ECONOMY

Banks’ income from financial operations set to decline in Q2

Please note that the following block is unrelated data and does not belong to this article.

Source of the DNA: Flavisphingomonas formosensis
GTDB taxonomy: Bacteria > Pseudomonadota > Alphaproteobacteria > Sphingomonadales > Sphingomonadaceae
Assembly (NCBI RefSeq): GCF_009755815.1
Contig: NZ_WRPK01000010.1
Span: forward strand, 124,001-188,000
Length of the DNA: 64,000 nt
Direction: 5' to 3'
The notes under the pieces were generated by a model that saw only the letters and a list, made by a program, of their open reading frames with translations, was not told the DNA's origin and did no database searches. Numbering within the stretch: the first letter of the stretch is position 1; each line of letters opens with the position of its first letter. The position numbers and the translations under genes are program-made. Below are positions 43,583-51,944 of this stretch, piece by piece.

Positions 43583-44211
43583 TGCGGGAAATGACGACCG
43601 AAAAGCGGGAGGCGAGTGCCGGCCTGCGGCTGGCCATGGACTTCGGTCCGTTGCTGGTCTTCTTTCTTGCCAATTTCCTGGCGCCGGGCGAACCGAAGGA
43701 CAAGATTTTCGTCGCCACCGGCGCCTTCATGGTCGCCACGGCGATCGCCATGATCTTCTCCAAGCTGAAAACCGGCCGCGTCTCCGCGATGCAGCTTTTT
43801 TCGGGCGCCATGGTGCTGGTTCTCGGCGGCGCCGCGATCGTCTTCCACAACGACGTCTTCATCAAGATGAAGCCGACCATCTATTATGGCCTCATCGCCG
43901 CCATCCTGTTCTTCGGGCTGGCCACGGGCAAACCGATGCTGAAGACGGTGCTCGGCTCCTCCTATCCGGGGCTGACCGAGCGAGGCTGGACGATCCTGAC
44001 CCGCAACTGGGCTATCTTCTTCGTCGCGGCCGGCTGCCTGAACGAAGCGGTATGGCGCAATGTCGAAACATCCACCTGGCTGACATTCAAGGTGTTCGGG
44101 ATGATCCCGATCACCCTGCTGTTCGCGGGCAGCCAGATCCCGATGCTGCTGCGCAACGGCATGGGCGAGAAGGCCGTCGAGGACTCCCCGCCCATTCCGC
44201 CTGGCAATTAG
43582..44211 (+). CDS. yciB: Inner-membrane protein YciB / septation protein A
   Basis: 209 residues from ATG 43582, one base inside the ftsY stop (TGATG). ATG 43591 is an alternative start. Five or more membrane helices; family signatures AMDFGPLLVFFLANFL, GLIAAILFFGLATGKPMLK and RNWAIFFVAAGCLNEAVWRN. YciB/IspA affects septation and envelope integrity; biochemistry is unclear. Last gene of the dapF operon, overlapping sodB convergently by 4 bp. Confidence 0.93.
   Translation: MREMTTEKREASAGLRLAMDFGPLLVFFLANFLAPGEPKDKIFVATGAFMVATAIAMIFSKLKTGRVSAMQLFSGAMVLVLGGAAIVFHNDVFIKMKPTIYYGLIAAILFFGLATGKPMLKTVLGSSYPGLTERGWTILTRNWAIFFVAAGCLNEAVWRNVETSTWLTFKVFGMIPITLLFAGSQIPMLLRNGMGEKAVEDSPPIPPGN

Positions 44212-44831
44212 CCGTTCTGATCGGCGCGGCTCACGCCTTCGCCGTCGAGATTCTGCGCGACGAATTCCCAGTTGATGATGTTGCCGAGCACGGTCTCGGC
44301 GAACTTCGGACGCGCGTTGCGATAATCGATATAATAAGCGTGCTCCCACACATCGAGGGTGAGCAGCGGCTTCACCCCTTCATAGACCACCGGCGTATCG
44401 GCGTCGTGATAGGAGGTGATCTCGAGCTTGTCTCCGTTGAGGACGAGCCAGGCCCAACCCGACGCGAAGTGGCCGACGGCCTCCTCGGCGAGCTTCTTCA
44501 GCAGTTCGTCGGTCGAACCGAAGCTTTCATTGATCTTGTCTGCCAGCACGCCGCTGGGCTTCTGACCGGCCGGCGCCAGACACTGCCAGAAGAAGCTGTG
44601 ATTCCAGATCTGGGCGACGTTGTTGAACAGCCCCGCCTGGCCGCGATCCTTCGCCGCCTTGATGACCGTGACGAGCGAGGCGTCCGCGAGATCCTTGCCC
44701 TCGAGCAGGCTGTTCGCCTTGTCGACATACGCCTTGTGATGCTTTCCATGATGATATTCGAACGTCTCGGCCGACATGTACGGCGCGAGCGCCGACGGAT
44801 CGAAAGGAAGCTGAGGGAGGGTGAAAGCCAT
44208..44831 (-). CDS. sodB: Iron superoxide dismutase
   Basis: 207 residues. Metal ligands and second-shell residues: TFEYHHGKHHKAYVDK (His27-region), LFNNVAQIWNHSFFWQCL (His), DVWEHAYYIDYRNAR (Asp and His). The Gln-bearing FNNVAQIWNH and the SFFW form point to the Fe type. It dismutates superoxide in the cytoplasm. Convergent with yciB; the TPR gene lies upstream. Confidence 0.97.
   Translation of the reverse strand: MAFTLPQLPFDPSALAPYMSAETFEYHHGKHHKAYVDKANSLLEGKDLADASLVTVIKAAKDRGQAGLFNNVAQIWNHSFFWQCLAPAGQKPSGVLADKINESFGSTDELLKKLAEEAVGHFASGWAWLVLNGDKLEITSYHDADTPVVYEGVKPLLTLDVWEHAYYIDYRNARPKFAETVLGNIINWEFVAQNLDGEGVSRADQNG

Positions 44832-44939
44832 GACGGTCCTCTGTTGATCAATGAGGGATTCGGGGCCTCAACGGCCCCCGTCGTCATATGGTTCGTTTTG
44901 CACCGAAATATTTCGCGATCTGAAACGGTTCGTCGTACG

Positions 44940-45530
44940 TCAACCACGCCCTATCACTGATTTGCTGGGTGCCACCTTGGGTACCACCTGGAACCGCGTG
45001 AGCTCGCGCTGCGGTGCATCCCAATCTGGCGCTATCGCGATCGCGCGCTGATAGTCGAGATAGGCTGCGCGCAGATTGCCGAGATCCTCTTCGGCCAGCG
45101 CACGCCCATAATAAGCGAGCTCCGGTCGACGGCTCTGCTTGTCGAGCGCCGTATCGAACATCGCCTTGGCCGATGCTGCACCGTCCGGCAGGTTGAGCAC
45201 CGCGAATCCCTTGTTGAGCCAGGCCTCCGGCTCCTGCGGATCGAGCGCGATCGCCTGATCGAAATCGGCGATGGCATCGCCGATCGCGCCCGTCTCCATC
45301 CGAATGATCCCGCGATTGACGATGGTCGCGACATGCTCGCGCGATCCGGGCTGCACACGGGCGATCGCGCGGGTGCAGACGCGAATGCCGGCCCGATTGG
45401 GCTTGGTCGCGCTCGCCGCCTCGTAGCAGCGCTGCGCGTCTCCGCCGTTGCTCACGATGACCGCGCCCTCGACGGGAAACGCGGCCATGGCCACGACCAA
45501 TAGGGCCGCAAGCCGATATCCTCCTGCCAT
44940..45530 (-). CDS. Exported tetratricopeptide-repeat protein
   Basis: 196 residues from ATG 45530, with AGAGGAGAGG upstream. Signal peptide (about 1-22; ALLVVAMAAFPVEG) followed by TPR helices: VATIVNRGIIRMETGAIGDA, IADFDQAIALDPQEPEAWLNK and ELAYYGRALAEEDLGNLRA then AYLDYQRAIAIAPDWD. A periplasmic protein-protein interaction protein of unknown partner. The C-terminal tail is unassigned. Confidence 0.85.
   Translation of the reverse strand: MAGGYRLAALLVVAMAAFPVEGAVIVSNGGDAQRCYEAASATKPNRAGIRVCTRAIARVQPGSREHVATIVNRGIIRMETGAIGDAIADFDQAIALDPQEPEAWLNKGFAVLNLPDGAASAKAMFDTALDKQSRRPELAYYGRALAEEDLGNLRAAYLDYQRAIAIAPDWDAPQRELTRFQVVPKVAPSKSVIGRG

Financial operations are expected to contribute to a reduced share of bank profits in the second quarter of the year due to the prevailing uncertainty in global markets. Extrapolating from the data available from the first half of the second quarter, the managers of the large banks – National, Alpha, EFG Eurobank, Emporiki and Piraeus – agree that financial operations will not produce the high yields seen in the first quarter. The expected rise in interest rates, the rise in oil prices and geopolitical uncertainties create an especially complex mixture that significantly affects markets and increases volatility in bonds and stocks. Market conditions do not allow banks’ dealing rooms to stake out big positions, bank managers told Kathimerini. The prevailing strategy advocates caution, avoidance of investment and a wait-and-see strategy until market trends become apparent. Volatility and the contradictory views of investors usually create good opportunities for short-term profit. However, this implies increased risk, which runs counter to the policy of domestic banks. We should note that the dealing rooms are not operating independently but within the bounds of the limited risk banks are willing to undertake, and their moves are constantly monitored. The fact that market conditions are far from ideal does not imply losses for all investors. The banks which took «counter-positions,» betting, for example, on interest rates rising, have every reason to be satisfied. Again, however, counter-positions imply high risk and few banks are willing to risk any but a very small fraction of their available reserves on them. Of course, more than a month remains until the end of the second quarter and market conditions may change drastically. But bank managers are not betting on it. In the previous quarter, revenues from bond, stock or currency transactions accounted for 11.9 percent of the total revenues of Alpha Bank, 10.4 percent for Bank of Piraeus, 8.4 percent for National Bank, 7.8 percent for Emporiki Bank’s and 7.7 percent for EFG Eurobank Ergasias. Thus, a decline in such revenues does not overly concern bankers, due to their relatively small input. The bulk of revenues comes from retail banking operations and continuing credit expansion, which, along with efforts to contain operational costs, ensure that revenues will remain high.